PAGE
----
Attitudes regarding safe patient handling and injury prevention need to evolve as medical personnel and facilities work to move away from procedures based on traditional methods and personal experience and toward those based on scientifically grounded evidence of benefits.

Currently, the most common approaches include manual lifting, the use of back belts, body-mechanic classes and training in safe-lifting strategies, though evidence suggests these tactics are not reducing injuries to the medical personnel performing common lifting tasks5.

Instead, a shift from these traditional and ineffective methods toward evidence-based ones needs to occur.

These more effective methods include the use of helpful equipment and devices. Training in the proper use of those devices, no-lift policies, patient care ergonomic assessment protocols, and lift teams are also essential to successful and safe patient handling.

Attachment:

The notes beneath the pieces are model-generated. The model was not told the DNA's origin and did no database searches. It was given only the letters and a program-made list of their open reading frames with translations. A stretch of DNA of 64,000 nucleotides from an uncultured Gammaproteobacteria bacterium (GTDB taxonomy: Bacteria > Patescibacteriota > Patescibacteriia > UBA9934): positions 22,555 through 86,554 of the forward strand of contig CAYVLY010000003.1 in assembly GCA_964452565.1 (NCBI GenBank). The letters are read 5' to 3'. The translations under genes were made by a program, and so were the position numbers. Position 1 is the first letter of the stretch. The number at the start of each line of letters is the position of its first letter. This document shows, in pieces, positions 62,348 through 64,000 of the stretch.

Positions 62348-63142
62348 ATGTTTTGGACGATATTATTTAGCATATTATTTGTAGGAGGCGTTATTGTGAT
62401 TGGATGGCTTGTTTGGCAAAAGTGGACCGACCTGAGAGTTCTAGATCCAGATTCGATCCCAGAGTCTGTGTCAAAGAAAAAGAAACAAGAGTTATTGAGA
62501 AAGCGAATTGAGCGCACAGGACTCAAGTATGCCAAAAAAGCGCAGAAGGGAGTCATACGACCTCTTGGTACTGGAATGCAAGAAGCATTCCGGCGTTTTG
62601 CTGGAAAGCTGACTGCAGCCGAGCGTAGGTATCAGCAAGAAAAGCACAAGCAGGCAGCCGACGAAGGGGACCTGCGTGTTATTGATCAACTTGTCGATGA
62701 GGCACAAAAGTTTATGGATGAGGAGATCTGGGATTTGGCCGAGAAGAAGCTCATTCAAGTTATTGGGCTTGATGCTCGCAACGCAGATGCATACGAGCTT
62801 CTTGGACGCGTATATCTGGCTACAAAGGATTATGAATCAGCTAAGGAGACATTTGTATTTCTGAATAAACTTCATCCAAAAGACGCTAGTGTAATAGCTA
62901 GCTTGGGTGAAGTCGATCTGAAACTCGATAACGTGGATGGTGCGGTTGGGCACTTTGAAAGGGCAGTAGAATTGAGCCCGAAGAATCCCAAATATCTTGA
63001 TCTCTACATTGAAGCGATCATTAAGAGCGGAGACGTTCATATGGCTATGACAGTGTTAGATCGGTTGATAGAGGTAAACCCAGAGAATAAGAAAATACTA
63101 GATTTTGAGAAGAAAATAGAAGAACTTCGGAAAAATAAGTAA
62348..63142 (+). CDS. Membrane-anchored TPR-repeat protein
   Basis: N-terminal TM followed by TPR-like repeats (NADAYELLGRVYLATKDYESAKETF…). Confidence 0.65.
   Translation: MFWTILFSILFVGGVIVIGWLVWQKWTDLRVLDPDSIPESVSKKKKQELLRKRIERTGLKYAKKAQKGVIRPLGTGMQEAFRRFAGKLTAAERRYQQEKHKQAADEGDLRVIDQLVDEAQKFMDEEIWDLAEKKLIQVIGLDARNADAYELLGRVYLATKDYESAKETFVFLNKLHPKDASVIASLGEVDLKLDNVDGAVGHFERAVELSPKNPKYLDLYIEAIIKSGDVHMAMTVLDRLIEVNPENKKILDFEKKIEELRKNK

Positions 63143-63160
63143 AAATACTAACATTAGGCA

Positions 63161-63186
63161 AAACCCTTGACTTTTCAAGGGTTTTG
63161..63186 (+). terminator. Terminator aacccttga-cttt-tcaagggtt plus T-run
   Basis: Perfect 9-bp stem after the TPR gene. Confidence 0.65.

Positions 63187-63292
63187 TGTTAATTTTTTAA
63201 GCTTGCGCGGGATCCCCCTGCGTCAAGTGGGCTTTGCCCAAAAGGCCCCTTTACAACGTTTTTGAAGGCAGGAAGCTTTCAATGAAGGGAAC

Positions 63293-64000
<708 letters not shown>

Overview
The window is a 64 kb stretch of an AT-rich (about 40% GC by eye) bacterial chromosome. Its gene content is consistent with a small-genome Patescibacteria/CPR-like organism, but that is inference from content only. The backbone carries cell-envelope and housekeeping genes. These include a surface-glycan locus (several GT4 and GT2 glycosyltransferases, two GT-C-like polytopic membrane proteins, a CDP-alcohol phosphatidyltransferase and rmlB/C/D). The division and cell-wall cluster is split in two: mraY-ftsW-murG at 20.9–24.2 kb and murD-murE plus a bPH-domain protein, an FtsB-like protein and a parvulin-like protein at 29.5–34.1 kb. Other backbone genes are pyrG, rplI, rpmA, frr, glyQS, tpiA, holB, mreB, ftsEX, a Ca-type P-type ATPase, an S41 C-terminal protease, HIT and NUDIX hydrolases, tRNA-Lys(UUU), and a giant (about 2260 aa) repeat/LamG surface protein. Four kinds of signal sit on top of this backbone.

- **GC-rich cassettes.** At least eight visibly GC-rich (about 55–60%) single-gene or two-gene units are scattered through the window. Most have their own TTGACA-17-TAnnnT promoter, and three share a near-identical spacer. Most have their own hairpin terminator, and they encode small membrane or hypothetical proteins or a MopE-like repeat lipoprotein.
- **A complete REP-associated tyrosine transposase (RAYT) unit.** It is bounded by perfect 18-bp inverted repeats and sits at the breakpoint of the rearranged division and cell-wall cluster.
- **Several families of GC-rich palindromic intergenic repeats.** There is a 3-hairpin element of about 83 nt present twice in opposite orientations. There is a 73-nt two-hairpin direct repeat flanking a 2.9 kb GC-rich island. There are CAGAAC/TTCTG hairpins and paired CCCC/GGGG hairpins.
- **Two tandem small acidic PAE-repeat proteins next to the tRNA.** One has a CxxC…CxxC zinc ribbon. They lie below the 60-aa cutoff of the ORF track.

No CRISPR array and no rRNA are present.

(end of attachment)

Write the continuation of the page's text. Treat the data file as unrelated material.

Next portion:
Devices such as gait belts can also be helpful in small tasks that have traditionally been done completely manually, such as transitioning a patient from a sitting position to a standing position.

High-risk lateral transfers, labeled as such due to the act of reaching across the patient’s bed and the awkward posture associated with the task, among other factors, can also be made less dangerous through the use of the aforementioned rollboards and sliding boards. Awareness is critical, as many medical professionals are unaware such options exist.

AliMed is ready to assist you in making beneficial changes

Though the state of musculoskeletal injuries among medical personnel is still far from ideal, the steps outlined above have the ability to engender meaningful change among the medical community and reduce the frequency and impact of these injuries to caregivers.

Mechanical equipment, such as lifters, bath or hygiene chairs, and vehicle chairs, and assisting devices like handling slings, stretchers, turntables, grab bars and more are available and ready to help ease the traditional reliance on outdated methods and manual lifting.